Who loves doggies? Who loves the puppies, huh? Are we a little doggy-obsessed? Yes, we are! Yes, we are! We're a widdle dog wubber! Yes, we are!
OK, I didn't watch the Westminster Kennel Club show, mainly because I don't have cable and, if memory serves, the show airs on ESPN for some reason, but I saw a picture of Rufus, the bull terrier who won best in show, and he is adorable. Yes, he is! Yes, he is!
There's something about the the coloration of his face and his perfectly egg-shaped head that makes him look almost cartoonish. The white patch that widens from his crown to his nose make his eyes look very close together, yet very distant from the end of his snout, like a pair of skiers poised on either side of the starting point of a ski jump, no? And his little dark eyebrows hover like single quotation marks: Chuck Jones would draw them hovering a couple inches off his face.
Rufus is so cute that I was able to briefly forget the troubling fact that his cuteness is, in part, a product of humanity's on-going experiment in dog engineering. In an Op-ed piece in Monday's NYT, Ted Kerasote reminds us that this experiment hasn't always been good for the dogs:
Unfortunately, in some breeds, form has trumped function. The Pekingese and the bulldog, whose flattened faces make breathing difficult, are two examples. Such design flaws — often perpetuated by breeders trying to produce a dog with a unique look — have enduring consequences for individual dogs, their progeny and the people who love them.
Of the 180 breeds listed on one popular Web site for choosing purebred puppies, 42 percent have chronic health problems: skin diseases, stomach disorders, a high incidence of cancers, the inability to bear young without Caesareans, shortened life spans. The list is as disturbing as it is long, and poses a question: dazzled by the uniqueness of many of the breeds we've created, have we — the dog-owning public — turned a blind eye to the development of a host of dysfunctional animals?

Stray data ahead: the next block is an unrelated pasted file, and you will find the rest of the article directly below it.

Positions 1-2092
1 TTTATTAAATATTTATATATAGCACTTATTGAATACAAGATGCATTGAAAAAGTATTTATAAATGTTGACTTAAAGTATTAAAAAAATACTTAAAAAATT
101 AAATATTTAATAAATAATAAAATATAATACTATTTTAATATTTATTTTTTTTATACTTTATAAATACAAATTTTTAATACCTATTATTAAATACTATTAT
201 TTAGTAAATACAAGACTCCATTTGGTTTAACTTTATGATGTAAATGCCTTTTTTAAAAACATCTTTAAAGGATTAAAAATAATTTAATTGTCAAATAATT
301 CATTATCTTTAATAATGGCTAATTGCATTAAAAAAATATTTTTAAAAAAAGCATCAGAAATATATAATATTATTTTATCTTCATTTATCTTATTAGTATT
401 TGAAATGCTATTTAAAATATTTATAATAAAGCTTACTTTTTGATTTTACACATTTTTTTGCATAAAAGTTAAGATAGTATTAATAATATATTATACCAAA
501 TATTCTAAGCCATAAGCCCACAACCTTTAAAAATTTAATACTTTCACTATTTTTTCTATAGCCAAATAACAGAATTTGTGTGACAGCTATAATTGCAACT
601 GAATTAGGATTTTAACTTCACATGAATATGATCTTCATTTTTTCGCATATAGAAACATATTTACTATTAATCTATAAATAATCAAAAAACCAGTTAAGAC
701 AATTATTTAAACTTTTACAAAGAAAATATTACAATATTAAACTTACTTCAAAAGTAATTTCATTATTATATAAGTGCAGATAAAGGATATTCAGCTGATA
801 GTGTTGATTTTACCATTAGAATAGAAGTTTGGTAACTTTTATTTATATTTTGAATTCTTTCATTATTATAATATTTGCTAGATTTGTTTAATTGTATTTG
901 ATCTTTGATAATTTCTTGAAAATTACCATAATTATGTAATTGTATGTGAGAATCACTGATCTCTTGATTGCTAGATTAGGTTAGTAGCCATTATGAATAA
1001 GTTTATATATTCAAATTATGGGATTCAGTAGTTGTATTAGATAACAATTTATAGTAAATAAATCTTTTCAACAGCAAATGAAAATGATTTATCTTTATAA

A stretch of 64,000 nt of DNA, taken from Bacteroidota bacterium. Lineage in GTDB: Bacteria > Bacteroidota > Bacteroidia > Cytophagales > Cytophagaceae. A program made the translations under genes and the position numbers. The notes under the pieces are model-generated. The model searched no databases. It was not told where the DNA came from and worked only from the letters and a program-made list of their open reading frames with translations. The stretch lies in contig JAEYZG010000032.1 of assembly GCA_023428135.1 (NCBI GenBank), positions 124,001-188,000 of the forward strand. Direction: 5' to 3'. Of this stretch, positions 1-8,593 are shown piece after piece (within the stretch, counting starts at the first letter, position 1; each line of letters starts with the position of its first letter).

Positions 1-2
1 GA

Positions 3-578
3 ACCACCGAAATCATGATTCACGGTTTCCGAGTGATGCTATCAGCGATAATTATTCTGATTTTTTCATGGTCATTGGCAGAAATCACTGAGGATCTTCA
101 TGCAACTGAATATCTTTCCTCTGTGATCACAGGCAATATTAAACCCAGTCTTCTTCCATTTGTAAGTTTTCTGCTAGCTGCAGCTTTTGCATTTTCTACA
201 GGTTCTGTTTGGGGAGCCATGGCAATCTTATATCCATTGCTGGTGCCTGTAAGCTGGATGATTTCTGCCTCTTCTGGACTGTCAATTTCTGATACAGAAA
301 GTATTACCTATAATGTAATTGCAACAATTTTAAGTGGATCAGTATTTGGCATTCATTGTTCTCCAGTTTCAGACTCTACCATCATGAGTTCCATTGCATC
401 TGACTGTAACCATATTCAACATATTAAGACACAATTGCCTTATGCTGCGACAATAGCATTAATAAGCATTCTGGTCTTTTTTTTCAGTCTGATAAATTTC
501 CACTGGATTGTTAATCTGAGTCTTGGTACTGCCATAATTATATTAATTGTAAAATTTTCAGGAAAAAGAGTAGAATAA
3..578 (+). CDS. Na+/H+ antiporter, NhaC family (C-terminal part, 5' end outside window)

I often think about how my own dogs--lacking the ability to kill their supper, to let themselves out when they need to pee, to drive themselves to the dog park when they feel frisky, to change the channel when American Idol comes on after the Simpsons--are helpless. I think about it when I take my Yellow Lab to the vet: when the dog feels pain, he communicates with the vet by whining, licking, trying to escape. When I go to visit the neurologist at the pain clinic, I communicate about pain in exquisit, florid detail: I illustrate the location and nature of my pain using a diagram and six different colored markers, I quantify it on a scale of 1 to 10, I talk about burning, stabbing, throbbing, aching.
My dog has so little control over what happens to him, and I feel obliged to try to ensure that what happens to him is what I would want to happen to me, were I a furry creature without opposable thumbs. I hope that Rufus and the gazillion other dogs bred to please fickle human sensibilities are similarly looked after.